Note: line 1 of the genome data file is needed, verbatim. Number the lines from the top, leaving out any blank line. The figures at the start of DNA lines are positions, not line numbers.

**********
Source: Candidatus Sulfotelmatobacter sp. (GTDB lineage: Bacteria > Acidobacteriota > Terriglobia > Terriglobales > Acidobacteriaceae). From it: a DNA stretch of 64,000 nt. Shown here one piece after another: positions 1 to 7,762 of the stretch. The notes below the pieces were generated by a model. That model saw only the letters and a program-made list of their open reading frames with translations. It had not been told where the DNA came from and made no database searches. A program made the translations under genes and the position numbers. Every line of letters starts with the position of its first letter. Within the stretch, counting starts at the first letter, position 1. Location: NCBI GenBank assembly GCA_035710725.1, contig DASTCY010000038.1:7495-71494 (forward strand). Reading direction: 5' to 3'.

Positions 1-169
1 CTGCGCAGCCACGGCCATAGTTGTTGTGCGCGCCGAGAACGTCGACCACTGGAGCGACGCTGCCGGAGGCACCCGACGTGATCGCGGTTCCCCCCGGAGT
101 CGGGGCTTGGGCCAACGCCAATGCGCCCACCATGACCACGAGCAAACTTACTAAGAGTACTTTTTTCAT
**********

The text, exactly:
Source: Candidatus Sulfotelmatobacter sp. (GTDB lineage: Bacteria > Acidobacteriota > Terriglobia > Terriglobales > Acidobacteriaceae). From it: a DNA stretch of 64,000 nt. Shown here one piece after another: positions 1 to 7,762 of the stretch. The notes below the pieces were generated by a model. That model saw only the letters and a program-made list of their open reading frames with translations. It had not been told where the DNA came from and made no database searches. A program made the translations under genes and the position numbers. Every line of letters starts with the position of its first letter. Within the stretch, counting starts at the first letter, position 1. Location: NCBI GenBank assembly GCA_035710725.1, contig DASTCY010000038.1:7495-71494 (forward strand). Reading direction: 5' to 3'.